Backing onto the Sahara, the Sahel is a fragile place. Under the effect of drought and the degradation of the natural environment, this extremely poor rural setting has been giving ground to desertification for many years. It is coming back to life thanks to the Great Green Wall. Launched on the initiative of eleven African states, this vast forest regeneration program is destined to stretch over more than 7,600 km, like an immense shrublike mosaic linking Dakar to Djibouti. A “crazy project” but sensible enough to be closely studied by researchers from the OHMI Téssékéré*, supported by the Veolia foundation. In the north of Senegal, a pilot area where the plantations began in 2008, botanists, anthropologists, geographers and doctors are analyzing the impacts of reforestation on the environment, the local economy and health. Little by little, efforts to regreen the Senegalese steppe are helping improve the everyday life of Fula communities. Arnaud Späni’s images bear witness to these changes: hope is being reborn, in the shade of the acacias and desert date palms.
Born in Bangui (Central African Republic), Arnaud Späni grew up on the African continent. A formative experience that gave him a thirst for travel and a desire for engagement. After getting involved in the international aid sector and setting up hydroelectric power plants around the world, he took up editorial photography. A globetrotting allrounder, his lens sweeps from environmental conservation through aeronautics history to the appreciation of lands and cultures.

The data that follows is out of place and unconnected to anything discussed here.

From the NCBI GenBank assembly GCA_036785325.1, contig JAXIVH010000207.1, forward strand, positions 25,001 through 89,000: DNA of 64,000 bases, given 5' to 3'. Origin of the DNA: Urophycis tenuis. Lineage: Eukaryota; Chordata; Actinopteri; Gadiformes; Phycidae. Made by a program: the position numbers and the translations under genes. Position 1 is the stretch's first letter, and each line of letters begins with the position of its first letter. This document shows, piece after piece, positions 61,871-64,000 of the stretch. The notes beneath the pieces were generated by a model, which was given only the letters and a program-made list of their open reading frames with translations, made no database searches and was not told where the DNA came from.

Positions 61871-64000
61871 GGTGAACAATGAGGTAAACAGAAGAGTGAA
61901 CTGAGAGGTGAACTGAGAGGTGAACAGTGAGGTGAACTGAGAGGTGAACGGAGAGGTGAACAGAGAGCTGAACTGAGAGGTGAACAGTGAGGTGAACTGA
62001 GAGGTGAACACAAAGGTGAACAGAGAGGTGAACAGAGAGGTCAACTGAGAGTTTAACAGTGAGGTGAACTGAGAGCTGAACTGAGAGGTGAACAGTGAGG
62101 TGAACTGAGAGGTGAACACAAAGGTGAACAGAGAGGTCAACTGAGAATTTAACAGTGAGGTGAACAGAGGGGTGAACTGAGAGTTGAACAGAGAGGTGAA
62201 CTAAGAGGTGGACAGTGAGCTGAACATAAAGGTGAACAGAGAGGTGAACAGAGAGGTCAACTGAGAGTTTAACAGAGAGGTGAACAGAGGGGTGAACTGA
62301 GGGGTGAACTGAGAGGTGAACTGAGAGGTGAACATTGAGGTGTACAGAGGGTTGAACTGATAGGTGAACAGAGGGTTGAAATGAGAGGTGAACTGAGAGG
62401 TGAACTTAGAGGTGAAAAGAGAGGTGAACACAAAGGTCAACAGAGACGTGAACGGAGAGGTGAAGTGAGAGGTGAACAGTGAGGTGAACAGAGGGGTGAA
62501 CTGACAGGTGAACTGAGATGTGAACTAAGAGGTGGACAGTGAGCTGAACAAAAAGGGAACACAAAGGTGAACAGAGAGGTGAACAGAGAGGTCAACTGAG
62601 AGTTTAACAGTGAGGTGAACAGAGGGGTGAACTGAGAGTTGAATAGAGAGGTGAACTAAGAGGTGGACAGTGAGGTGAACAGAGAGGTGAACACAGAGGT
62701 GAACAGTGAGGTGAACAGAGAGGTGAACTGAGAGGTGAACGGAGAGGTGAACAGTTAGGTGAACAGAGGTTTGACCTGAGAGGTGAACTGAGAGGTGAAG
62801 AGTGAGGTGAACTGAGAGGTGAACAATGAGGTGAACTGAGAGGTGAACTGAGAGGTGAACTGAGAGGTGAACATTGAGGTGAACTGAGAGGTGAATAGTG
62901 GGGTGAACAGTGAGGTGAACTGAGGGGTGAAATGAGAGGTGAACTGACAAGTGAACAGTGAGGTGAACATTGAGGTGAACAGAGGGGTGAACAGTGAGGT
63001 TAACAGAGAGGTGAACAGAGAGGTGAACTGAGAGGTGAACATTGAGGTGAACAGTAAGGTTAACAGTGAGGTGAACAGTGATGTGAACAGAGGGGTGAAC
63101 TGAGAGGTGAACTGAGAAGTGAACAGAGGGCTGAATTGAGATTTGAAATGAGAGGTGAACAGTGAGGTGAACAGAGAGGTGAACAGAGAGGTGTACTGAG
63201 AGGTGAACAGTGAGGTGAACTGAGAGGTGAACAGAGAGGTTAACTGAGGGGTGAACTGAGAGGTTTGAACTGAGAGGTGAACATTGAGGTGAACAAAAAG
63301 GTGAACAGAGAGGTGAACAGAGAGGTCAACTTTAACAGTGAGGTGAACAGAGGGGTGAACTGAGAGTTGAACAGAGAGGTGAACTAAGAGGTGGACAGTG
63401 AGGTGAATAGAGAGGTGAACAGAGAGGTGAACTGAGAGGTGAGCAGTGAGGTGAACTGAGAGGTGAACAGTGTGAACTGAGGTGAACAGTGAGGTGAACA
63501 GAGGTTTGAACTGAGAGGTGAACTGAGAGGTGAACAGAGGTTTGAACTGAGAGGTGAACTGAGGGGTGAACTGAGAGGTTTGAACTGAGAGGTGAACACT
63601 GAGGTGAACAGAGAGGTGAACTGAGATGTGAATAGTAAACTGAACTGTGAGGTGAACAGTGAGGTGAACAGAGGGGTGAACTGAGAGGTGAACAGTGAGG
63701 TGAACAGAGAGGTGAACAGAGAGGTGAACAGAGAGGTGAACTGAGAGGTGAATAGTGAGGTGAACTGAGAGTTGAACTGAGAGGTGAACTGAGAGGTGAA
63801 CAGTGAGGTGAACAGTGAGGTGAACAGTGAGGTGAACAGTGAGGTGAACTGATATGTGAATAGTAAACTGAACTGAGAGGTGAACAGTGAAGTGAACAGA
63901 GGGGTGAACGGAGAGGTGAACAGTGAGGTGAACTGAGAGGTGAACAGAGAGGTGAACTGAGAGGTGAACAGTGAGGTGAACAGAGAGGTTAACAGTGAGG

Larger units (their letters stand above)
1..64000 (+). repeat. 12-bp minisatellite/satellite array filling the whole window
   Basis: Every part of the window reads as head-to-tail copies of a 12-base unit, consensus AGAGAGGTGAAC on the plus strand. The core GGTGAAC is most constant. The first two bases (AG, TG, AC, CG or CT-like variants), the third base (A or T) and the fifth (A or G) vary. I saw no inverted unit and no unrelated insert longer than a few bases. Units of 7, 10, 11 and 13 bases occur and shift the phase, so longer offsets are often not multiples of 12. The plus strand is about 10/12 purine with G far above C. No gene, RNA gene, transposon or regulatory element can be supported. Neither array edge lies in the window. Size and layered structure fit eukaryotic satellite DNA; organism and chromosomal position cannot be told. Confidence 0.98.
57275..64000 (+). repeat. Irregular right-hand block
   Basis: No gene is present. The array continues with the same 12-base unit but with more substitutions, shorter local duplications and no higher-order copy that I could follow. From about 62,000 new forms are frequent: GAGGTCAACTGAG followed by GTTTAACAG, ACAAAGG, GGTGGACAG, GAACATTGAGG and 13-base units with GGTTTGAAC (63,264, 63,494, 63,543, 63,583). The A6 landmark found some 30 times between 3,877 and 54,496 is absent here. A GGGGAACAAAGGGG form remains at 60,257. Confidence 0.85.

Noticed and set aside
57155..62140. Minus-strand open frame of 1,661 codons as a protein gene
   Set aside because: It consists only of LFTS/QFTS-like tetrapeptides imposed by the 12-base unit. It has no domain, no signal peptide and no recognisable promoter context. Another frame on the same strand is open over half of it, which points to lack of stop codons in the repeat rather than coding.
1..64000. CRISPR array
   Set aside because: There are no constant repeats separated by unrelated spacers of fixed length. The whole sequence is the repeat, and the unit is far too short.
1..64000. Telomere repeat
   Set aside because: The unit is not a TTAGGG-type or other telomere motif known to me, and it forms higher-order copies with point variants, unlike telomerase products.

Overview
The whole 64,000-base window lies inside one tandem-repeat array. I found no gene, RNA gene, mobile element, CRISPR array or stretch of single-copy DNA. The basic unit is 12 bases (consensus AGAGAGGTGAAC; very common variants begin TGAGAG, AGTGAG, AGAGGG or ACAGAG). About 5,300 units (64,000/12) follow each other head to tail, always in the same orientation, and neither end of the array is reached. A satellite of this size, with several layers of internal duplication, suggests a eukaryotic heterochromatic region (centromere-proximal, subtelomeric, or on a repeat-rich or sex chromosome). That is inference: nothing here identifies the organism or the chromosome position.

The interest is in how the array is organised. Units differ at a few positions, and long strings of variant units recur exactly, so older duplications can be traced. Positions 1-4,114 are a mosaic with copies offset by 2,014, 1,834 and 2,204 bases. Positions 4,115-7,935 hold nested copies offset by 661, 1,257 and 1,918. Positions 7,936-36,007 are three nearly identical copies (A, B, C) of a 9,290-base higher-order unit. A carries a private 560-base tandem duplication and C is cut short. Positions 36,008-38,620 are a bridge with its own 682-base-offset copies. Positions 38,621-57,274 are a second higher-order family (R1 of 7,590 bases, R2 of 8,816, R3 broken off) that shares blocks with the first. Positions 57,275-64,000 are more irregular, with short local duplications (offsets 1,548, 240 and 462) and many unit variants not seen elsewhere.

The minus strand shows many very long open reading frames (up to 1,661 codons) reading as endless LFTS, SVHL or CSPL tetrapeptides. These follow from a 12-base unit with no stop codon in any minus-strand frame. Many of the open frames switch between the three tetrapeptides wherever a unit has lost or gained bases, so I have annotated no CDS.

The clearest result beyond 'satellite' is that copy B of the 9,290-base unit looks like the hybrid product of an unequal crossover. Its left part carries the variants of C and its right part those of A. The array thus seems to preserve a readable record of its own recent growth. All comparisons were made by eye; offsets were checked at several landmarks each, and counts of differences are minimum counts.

Arnaud Späni, close focus
Arnaud Späni is a discreet observer, attentive to detail and concerned with authenticity. Camera in hand, he remains true to this stance, which runs through his reports, especially those on Africa, of which he has an in-depth knowledge. Assigned to do a piece on the Great Green Wall, the photographer was keen to follow the beginnings of this extraordinary project in Senegal. It took him more than one stay in the Ferlo region to capture the slow rhythm of the plantation campaigns, from preparing the seedlings to planting them in the rainy season.
“I was fortunate to also be able to follow the scientific investigations and the activities of the Senegalese army, in charge of protecting the planted plots,” explains Arnaud.
It was also an opportunity for him to be part of the everyday life of the Fula, farming people with whom he is familiar, who live throughout the Sahel.
“I was interested in the social and family organization of these communities and the hierarchical structures in their villages. Speaking a few words of their language allowed me to meet lots of people.”
Arnaud has shot an intimate portrait of the pastoral lifestyle of these tribes. His images also suggest the unexpected vitality of this environment. For in a semiarid environment, “often just a little water and a little shade are all that’s needed for nature to reassert itself,” he states.
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* A human-environment observatory (OHM) is an interdisciplinary structure focused on studying the effects of strong human action on an environment. The OHMI (I for international) Téssékéré is run jointly by the CNRS and the University of Dakar, in synergy with the National Senegalese Agency for the Great Green Wall.